My friends and I enjoy auto racing, and every year, we make the pilgrimage to the Indy 500. This year, one friend wanted a way to determine the average speed of a driver on the track. Instead of stop watches and maths, I decided to write an app to do the work for us.
Before Swift, projects that I worked on used SQLite directly. I could have done the same with Swift, but it felt like I could benefit from writing a wrapper. I used this as a means to teach myself Swift, as well as create something that I could reuse throughout my projects.
Enter Structure! Structure is by no means a complete SQLite wrapper. This framework performs the basic CRUD operations I need, as well as maintain some semblance of thread safety. It also provides simple data access and value transformations.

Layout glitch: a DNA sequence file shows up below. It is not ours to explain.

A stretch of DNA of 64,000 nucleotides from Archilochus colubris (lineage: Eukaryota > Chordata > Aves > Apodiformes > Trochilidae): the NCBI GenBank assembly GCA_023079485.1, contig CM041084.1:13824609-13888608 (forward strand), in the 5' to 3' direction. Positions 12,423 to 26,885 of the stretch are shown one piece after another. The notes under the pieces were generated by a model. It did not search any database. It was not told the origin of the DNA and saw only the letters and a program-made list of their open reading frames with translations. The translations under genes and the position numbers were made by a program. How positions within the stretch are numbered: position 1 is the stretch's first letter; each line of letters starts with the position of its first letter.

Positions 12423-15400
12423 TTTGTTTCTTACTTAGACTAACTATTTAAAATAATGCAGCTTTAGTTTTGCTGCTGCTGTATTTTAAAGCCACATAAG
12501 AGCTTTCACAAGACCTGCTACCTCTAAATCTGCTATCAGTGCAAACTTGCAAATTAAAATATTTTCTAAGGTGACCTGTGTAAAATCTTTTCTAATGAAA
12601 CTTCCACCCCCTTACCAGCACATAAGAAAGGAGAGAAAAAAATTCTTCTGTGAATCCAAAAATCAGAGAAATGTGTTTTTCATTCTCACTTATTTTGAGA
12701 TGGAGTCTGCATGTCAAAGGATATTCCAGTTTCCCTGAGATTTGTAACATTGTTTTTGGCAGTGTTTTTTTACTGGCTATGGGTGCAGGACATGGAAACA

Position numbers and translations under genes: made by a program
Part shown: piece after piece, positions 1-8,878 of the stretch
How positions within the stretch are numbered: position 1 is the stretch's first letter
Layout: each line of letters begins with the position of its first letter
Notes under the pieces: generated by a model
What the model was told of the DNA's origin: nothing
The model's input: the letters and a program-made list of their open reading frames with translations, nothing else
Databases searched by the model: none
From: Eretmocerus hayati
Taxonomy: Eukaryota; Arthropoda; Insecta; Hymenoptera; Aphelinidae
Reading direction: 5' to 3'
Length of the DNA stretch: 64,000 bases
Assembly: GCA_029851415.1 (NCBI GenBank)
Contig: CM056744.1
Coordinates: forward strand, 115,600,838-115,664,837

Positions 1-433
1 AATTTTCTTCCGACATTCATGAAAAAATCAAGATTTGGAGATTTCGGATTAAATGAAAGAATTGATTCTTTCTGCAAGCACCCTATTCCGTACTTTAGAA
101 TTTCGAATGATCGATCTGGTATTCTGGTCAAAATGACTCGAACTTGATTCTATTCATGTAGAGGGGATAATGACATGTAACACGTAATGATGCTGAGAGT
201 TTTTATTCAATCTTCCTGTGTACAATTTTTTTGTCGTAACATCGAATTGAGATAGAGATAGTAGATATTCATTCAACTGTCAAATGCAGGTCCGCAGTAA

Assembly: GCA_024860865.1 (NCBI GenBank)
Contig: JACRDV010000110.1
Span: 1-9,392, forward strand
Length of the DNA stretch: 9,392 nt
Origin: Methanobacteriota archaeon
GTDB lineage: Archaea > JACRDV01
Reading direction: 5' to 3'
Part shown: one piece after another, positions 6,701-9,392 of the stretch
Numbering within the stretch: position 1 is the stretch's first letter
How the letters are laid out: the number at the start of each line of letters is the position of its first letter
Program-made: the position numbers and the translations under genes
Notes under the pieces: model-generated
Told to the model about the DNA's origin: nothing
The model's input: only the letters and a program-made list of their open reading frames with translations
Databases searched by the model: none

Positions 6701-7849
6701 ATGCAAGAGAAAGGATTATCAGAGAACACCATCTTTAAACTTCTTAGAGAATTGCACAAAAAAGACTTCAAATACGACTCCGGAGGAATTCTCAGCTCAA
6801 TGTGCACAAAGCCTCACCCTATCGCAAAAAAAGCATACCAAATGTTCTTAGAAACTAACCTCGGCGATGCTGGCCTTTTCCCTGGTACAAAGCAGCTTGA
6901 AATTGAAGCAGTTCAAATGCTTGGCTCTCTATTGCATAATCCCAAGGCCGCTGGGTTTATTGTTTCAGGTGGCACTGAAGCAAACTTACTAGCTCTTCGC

If you’re curious, check out the GitHub page. There is some simple documentation and lots of tests to get a feel for how the framework works.
My friends and I run a yearly bicycle scavenger hunt and this year it was up to my wife and me to plan it. One of the problems we always face is predictability. Each hunt can be easily planned out ahead of time by the participants, who then just go from place to place in order. I wanted to break that.
My idea was a system that only gave one question to solve at a time. When you answer the question, you get some points and the next question. To achieve this, I wrote a Ruby on Rails app that ties in with Twilio, allowing anyone with a cellphone to join teams, participate in answering questions and get ridiculed by me behind the scenes.
Check out The Hunt, which is fully open sourced and accepting of comments & criticism.
I had a small error with my home network, so now the port that the HTTP server listens on is assigned by the system and not static. Check the Info screen for details.
There was a code signing issue with the previous release. This release fixes that issue.
The latest version is available from the Boo! page.